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Q&A with MSO piccolo player Nancy Mulholland

March 20, 2009|By KATE COLEMAN

Nancy Mulholland's beginnings as a flute player were inauspicious, but the wind instrument and its little cousin, the piccolo, have given her years of music and pleasure, as well as 26 seasons with the Maryland Symphony Orchestra.

She grew up and learned to play in Kansas and earned her bachelor's degree in flute performance from Wichita State University and her master's in flute performance from Shenandoah University Conservatory. She and husband George, a retired chemist, have lived in Gaithersburg, Md., since 1973. They have three grown sons - the oldest in Ohio, the middle in Connecticut with her two grandchildren and Ben, 27, a French horn player.

Mulholland has thought about retirement, but every time, she learns of something really wonderful that's planned for the MSO's next season. Joe McIntyre, the orchestra's principal timpanist, wrote a solo for her in his "Ghosts of Antietam." Its performance at the battlefield got rained out last July, so Mulholland said she'll have to stay another year.

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She enjoys teaching, but playing has always been her first love. "It's soul-satisfying."

How long have you been playing flute and piccolo? When did you start? Why?

I've been playing flute for 52 years; piccolo for 47 years.

I'd played piano since second grade, and I guess fifth grade is when they started doing band. All the fifth-graders were lined up all around the room and they started at one end and said, "What do you want to play?"

And nobody knew.

But I had a cousin or two who played the flute so I said piccolo for some reason. And they said, "Oh, you'll have to play flute for one year before you play piccolo."

And it turned out that my flute was just awful. It was a used flute that wouldn't play except for maybe three notes. I did get a new flute in eighth grade. Immediately, I was good. It was just like overnight - OK! I knew I could play.

I was in the Wichita Symphony Youth Orchestra. That's where I started playing piccolo, and I played piccolo in band forever from then on. I didn't play flute in college.

How long have you played with the MSO?

I've been with the orchestra since the second year. So I've been there for 26 seasons. There are (musicians) in the orchestra younger than my kids.

Do you play with other musical ensembles?

I play in a flute quartet, Femme Flutalle. I joined about two years ago. I recorded with Duo 8va - "Piccolo Four Hands," a piccolo duet album with Nan Raphael, former first chair piccolo in the U.S. Army band. (And) I'm trying to get more recitals with my (French horn-playing) son and a piano player. We played at the (Washington County Museum of Fine Arts) last year.

How do you prepare for a concert? How much time do you spend preparing for each performance?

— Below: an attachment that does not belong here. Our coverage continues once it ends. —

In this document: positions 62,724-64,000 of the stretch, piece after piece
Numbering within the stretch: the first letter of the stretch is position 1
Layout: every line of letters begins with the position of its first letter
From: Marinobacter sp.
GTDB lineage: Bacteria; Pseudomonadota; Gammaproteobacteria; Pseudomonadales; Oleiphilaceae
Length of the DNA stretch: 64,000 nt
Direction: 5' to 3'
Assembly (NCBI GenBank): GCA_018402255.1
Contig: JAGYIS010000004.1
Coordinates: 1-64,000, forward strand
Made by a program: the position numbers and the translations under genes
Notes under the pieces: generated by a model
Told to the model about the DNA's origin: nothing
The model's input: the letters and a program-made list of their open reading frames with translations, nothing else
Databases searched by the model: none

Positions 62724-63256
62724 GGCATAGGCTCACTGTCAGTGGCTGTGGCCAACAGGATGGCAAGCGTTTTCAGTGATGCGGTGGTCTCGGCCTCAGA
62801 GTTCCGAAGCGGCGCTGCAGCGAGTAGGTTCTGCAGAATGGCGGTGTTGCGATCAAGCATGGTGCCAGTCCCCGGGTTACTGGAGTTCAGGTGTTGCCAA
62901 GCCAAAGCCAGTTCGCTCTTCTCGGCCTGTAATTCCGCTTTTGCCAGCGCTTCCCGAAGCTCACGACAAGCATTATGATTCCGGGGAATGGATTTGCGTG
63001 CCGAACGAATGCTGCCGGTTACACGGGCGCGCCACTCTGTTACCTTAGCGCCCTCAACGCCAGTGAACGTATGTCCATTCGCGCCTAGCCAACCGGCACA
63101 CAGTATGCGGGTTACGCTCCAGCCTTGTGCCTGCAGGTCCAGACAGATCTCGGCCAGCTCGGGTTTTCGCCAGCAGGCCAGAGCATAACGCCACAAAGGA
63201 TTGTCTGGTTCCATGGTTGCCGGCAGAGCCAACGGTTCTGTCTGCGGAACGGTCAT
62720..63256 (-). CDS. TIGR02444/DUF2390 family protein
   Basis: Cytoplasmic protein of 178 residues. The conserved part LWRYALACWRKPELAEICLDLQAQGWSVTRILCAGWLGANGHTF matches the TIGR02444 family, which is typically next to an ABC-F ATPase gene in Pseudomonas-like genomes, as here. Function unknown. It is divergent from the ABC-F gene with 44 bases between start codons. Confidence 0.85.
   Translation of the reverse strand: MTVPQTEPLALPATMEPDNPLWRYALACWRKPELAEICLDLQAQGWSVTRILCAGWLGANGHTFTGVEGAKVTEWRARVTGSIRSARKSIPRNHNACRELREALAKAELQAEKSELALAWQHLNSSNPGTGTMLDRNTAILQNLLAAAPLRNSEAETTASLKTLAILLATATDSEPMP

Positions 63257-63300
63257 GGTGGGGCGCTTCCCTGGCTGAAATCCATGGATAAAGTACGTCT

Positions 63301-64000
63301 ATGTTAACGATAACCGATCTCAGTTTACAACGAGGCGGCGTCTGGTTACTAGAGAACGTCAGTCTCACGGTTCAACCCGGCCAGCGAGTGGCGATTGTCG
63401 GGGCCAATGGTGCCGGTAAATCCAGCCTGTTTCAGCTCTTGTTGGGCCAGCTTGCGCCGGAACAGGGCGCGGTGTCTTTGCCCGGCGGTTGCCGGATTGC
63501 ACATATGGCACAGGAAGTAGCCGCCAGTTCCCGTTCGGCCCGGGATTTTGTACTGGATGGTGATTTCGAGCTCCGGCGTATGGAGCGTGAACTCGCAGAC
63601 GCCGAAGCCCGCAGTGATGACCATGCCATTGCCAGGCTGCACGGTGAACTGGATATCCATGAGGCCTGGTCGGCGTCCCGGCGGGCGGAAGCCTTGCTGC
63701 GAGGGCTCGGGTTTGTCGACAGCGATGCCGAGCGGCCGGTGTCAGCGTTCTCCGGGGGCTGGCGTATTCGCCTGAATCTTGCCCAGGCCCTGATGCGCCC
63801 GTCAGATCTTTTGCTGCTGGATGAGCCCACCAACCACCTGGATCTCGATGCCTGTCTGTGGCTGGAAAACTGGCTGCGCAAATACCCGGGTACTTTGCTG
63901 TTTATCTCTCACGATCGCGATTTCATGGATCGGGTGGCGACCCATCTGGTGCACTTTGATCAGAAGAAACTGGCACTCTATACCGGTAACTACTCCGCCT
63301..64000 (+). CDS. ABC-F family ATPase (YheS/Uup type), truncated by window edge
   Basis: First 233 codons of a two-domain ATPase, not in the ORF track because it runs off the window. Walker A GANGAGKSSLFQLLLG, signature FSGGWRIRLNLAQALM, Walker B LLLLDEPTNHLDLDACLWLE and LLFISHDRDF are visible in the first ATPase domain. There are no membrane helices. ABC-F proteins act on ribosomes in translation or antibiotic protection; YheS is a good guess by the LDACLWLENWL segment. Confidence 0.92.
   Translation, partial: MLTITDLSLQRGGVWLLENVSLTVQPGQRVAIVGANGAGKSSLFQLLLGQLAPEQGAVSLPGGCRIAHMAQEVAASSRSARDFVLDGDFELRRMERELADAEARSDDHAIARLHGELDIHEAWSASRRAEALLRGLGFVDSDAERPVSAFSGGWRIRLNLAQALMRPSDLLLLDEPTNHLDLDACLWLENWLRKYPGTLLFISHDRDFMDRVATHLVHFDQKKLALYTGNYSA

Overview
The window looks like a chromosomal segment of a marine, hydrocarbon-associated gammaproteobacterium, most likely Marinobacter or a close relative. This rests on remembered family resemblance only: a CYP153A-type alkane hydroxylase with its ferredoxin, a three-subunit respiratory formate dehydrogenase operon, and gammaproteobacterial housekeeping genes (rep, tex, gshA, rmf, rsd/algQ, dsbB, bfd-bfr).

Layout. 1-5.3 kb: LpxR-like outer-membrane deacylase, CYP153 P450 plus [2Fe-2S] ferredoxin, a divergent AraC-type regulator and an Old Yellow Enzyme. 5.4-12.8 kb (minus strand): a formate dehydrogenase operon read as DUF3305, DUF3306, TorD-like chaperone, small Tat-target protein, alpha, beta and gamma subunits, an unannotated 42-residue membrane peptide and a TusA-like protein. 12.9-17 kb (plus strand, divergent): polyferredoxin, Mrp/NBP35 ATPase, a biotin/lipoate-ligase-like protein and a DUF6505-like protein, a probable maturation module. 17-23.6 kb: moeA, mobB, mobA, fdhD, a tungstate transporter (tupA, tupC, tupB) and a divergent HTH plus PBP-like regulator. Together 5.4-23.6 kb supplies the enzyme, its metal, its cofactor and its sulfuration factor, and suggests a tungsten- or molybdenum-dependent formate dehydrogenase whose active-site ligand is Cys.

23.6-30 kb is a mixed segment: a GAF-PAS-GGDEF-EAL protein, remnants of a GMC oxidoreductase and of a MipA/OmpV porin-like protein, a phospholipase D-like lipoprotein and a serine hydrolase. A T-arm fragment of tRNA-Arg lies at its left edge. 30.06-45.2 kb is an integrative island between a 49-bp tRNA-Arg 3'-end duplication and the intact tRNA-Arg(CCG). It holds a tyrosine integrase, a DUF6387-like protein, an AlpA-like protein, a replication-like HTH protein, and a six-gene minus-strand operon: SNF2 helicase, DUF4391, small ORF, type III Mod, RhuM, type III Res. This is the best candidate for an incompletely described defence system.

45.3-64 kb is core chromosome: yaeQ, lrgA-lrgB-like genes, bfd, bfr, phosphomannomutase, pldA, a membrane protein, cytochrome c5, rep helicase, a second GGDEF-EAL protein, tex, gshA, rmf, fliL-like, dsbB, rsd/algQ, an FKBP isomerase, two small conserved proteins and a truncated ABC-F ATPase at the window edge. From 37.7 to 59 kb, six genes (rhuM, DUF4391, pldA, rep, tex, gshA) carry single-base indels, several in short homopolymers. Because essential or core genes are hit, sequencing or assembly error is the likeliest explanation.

I practice (for the next concert) right after the (previous) concert so I know if I'm going to have to devote a lot of time to it or not.

If you know it's hard, it's a good idea to be practicing - like for me, if it takes stamina, if I play a lot of high notes for a long time.

Do you practice every day? How long?

No. I practice about five days a week for a couple of hours - and I don't do it all at once.

Do you have a day job?

I teach privately in my home studio and after school at Norwood School, which is a private school in Bethesda, Md. Students - about 10 - range from fifth grade to adults.

Compare playing in the MSO and under Elizabeth Schulze's baton to playing with other orchestras and conductors.

Basically, (previous MSO conductor) Barry (Tuckwell) was just a fantastic musician and that's what kept him going.

Elizabeth, in addition to being a fabulous musician, is a fabulous conductor. The fact that she is actually a conductor who studied conducting makes a big difference to the orchestra. She's very, very easy to lean on.

And she fills in the orchestra with subs who can really play.

The fact that she's out there looking for the talent and bringing the orchestra up is why it's at the level it's at right now.

Who's your favorite composer? Do you have a favorite composition?

I love Brahms, and I love Beethoven, and the reason I kept playing flute was because of the Mozart G Major Concerto. (In my Top 10 is) Beethoven's Ninth, because there's singing. As a piccolo player, I love "Stars and Stripes Forever."

What kinds of music do you listen to in your leisure time? What's the last CD you bought?

Lots of us (professional musicians) don't listen because we want quiet. But I love "American Idol" because I love singing. I sing. I love to sing. I love the emotion. (I also like) sort of rock band things.

I bought two CDs of the Bach sonatas because of my Bach (addiction) and because I had students who were playing Bach and I wanted to hear somebody else play, and I hated both of them. (I also bought the) "Mamma Mia" (soundtrack).

What's your favorite "nonclassical" piece of music?

I can't think of one - unless you want to count hymns. I'd have to go with "How Great Thou Art."

I like the Beatles. I love Elvis Presley, but I hated him as a kid, but I think he's wonderful.

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